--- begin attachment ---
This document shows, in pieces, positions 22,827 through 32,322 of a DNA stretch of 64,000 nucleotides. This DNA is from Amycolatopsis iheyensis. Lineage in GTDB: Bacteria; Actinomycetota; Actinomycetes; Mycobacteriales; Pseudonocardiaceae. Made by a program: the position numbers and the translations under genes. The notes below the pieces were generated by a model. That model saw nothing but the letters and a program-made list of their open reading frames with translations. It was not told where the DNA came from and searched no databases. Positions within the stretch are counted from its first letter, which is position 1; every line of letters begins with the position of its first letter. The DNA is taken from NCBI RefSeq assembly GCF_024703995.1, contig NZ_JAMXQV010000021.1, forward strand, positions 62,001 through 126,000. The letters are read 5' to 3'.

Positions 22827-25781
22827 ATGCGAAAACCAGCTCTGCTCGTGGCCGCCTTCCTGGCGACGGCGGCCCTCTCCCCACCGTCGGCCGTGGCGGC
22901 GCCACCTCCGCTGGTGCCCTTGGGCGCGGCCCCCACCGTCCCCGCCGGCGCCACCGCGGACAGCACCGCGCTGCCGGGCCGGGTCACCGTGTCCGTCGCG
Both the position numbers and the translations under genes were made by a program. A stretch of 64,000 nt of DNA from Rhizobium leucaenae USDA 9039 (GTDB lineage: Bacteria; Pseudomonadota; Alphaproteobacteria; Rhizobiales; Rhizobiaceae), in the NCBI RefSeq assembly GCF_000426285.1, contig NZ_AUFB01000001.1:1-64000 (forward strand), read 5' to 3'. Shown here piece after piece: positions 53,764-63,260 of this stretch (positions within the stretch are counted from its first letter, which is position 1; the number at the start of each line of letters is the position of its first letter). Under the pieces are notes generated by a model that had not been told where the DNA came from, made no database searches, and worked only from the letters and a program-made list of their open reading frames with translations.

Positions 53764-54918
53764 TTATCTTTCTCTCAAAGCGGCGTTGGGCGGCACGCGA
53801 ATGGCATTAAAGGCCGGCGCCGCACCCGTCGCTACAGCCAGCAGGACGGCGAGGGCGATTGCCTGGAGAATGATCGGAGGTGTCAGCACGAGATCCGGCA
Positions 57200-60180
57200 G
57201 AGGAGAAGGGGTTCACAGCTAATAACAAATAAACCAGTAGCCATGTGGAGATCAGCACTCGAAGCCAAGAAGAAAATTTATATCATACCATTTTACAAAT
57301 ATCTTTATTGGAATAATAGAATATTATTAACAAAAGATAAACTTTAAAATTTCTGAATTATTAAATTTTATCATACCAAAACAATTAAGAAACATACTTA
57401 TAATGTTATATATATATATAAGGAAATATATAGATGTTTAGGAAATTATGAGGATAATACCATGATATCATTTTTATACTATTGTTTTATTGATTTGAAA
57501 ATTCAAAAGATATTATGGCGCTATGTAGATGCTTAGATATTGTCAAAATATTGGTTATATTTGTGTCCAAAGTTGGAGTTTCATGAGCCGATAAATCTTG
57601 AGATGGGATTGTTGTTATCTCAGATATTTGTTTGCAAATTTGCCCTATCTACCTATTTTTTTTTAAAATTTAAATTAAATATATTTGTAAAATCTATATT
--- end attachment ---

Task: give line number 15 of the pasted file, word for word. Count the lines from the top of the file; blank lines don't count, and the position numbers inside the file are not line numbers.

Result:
57601 AGATGGGATTGTTGTTATCTCAGATATTTGTTTGCAAATTTGCCCTATCTACCTATTTTTTTTTAAAATTTAAATTAAATATATTTGTAAAATCTATATT